Best Handheld GPS Units for the UK in 2020 (July Update)

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Best Handheld GPS Units for the UK in 2020 (July Update)

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For urban exploration, a smartphone will do the trick but once you’re out of cell range, a handheld GPS is what you need to keep you on track.

GPS devices are infinitely better than even top-end phones in terms of mapping and accuracy, triangulating your movements using an array of satellite systems.

This is invaluable when hiking in deep back-country areas with challenging coverage. Another bonus is their battery life, which will last an entire day of use on the trails.

Many outdoor GPS units have started to become ‘multi-activity’, making them versatile devices that can be used for hiking, cycling, climbing, geocaching and even fishing.

There are three main brands of GPS units – Garmin, SatMap and Memory Map. By a long way Garmin is the best brand, with the widest range of options and years of tried-and-tested experience.

Below we’ve created a lineup of our favourite GPS units on the market right now, in order of ascending price.

If you’re looking for more information around what you need in a handheld GPS, scroll further down to our buying guide.

Top 3 Best-Sellers

SaleBestseller No. 1
Garmin eTrex 10 Outdoor Handheld GPS Unit, Black/Yellow
2,824 Reviews
Garmin eTrex 10 Outdoor Handheld GPS Unit, Black/Yellow
  • 2.2 inch monochrome display that’s easy to read in any...
  • Durable and waterproof, eTrex 10 is built to withstand the...
  • Easy-to-use interface
  • Supports geocaching GPX files for downloading geocaches and...
  • High-sensitivity, EGNOS-enabled GPS receiver and HotFix...
SaleBestseller No. 2
Garmin eTrex Touch 35 Recreational Handheld GPS - Black
651 Reviews
Garmin eTrex Touch 35 Recreational Handheld GPS - Black
  • GPS recreational handheld for cycling, hiking and geocaching...
  • Preloaded with Garmin TopoActive Europe maps - download...
  • Barometric altimeter and three-axis tilt-compensated compass
  • Paperless geocaching with 250000 preloaded caches
  • Smart notifications - receive texts, emails, calls and...
SaleBestseller No. 3
Garmin eTrex 30x Outdoor Handheld GPS Unit with TopoActive Western Europe Maps and 3-axis compass - Black/Grey
2,824 Reviews
Garmin eTrex 30x Outdoor Handheld GPS Unit with TopoActive Western Europe Maps and 3-axis compass - Black/Grey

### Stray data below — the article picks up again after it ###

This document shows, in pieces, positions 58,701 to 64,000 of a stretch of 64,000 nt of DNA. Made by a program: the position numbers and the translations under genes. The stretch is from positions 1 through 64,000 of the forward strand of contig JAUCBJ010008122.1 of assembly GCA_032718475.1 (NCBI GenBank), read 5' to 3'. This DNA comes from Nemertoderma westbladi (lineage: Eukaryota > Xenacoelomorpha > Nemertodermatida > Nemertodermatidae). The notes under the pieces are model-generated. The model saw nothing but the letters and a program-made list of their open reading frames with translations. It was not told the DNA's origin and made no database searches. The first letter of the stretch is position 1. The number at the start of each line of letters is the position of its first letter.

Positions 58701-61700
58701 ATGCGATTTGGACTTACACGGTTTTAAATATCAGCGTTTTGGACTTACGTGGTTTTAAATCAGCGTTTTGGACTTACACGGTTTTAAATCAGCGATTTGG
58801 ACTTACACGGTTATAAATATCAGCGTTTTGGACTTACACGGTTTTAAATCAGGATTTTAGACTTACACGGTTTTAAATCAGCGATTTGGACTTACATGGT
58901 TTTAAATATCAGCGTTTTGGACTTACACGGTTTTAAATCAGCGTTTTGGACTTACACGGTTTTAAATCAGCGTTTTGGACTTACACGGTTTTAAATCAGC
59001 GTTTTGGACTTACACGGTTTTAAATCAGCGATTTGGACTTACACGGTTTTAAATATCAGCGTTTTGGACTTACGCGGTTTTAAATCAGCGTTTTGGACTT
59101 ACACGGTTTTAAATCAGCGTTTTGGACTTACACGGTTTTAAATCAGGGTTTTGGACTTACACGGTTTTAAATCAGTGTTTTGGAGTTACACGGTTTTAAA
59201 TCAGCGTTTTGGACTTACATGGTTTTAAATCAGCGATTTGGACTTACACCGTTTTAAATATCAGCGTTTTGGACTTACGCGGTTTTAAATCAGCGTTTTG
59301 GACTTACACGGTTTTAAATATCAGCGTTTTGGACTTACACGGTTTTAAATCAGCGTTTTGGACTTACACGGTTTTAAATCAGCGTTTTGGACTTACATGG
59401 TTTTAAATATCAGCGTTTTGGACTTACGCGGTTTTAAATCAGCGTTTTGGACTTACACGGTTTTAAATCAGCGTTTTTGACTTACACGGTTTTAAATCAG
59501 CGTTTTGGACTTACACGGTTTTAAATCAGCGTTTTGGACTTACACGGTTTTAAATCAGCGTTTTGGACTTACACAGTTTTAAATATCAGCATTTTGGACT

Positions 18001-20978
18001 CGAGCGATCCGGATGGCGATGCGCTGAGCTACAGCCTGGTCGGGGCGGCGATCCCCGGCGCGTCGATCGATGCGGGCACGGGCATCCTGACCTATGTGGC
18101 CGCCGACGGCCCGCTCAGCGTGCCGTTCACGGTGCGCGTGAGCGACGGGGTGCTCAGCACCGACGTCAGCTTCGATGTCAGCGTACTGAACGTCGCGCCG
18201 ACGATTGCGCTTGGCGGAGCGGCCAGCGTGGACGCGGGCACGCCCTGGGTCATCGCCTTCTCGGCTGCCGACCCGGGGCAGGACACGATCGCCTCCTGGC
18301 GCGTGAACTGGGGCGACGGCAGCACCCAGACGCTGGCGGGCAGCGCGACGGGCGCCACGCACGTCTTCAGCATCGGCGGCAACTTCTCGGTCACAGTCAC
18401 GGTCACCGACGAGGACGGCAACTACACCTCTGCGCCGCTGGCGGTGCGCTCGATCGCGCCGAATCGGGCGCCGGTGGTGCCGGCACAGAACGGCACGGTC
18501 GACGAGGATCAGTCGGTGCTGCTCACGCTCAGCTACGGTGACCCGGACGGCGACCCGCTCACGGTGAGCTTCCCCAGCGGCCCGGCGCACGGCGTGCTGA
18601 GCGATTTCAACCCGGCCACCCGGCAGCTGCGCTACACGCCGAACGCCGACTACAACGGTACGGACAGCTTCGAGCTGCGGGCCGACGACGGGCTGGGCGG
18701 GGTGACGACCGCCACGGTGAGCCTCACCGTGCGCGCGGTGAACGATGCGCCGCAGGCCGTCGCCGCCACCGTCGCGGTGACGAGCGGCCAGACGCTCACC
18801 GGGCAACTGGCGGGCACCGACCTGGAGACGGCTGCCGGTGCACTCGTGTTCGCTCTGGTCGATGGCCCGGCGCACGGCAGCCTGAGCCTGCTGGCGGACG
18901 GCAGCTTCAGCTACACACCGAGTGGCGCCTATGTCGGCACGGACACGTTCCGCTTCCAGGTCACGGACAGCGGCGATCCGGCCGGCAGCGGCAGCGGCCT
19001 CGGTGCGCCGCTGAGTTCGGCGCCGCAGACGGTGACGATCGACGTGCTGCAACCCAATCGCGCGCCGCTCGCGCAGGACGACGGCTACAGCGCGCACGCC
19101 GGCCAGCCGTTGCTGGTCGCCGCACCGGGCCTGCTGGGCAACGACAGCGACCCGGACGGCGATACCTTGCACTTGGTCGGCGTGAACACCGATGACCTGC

• Handheld GPS with 2.2 inch (diagonal), bright, colour...
  • Preloaded with TopoActive Western Europe map for...
  • High-sensitivity GPS and GLONASS satellite tracking to...
  • Includes altimeter and barometer to track changes in...
  • Battery life: 25 hours and 3.7 GB internal memory and...
  1. Garmin eTrex Touch 25

Key features:

View on Amazon

  • Best: Budget GPS unit
  • Weight: 160 grams
  • Battery life: 16 hours
  • Touchscreen: Yes
  • Number of waypoints: 1,000

The Garmin eTrex Touch 25 (or 25t) is a great compact multi-activity touchscreen GPS unit.

Aimed at families who like to partake in hiking and other such outdoor activities, the handy device fits easily into a pocket or on a handlebar.

Garmin’s eTrex GPS handheld series have been successfully deployed all over the world, from sub-zero conditions to deserts, and the Touch model offers that same level of toughness and endurance.

The recreational eTrex features a full-colour screen, preloaded maps, and the ability to add your own custom maps.

It also comes with a built-in three-axis tilt-compensated compass to provide a high level of accuracy for even small movements.

We wouldn’t hesitate to say it is the best budget touchscreen GPS unit currently on the market.

The pre-installed TopoActive Europe maps are accurate and responsive, and the 8GB internal memory and microSD slot allow users plenty of room for additional mapping, whether that is advanced TOPO or even marine maps.

The unit has optimised Activity Profiles for various recreational activities, so you can select your plenty of outdoor pursuits outside of just hiking or walking.

With a cycling mount included, hikers-cum-recreational cyclists can switch from handheld to fixing the device to their handlebars. The unit even has a fishing function.

For beginners, eTrex Touch’s paperless geocaching is preloaded with 250,000 caches, more than enough to get you started and the learn the basics of the activity.

The main downside is that there is no Bluetooth or Wi-Fi, only USB, so the smartphone Garmin apps won’t be an option.

You will also need to plug the unit in to update any device firmware, something which can’t be done on the move or during long camping trips.

A truly multi-activity unit, if you walk, geocache, cycle (both on road and off road) this is an ideal GPS unit for you.

  • Cheap
  • Garmin TopoActive map of Europe included
  • Friendly touchscreen interface
  • No Bluetooth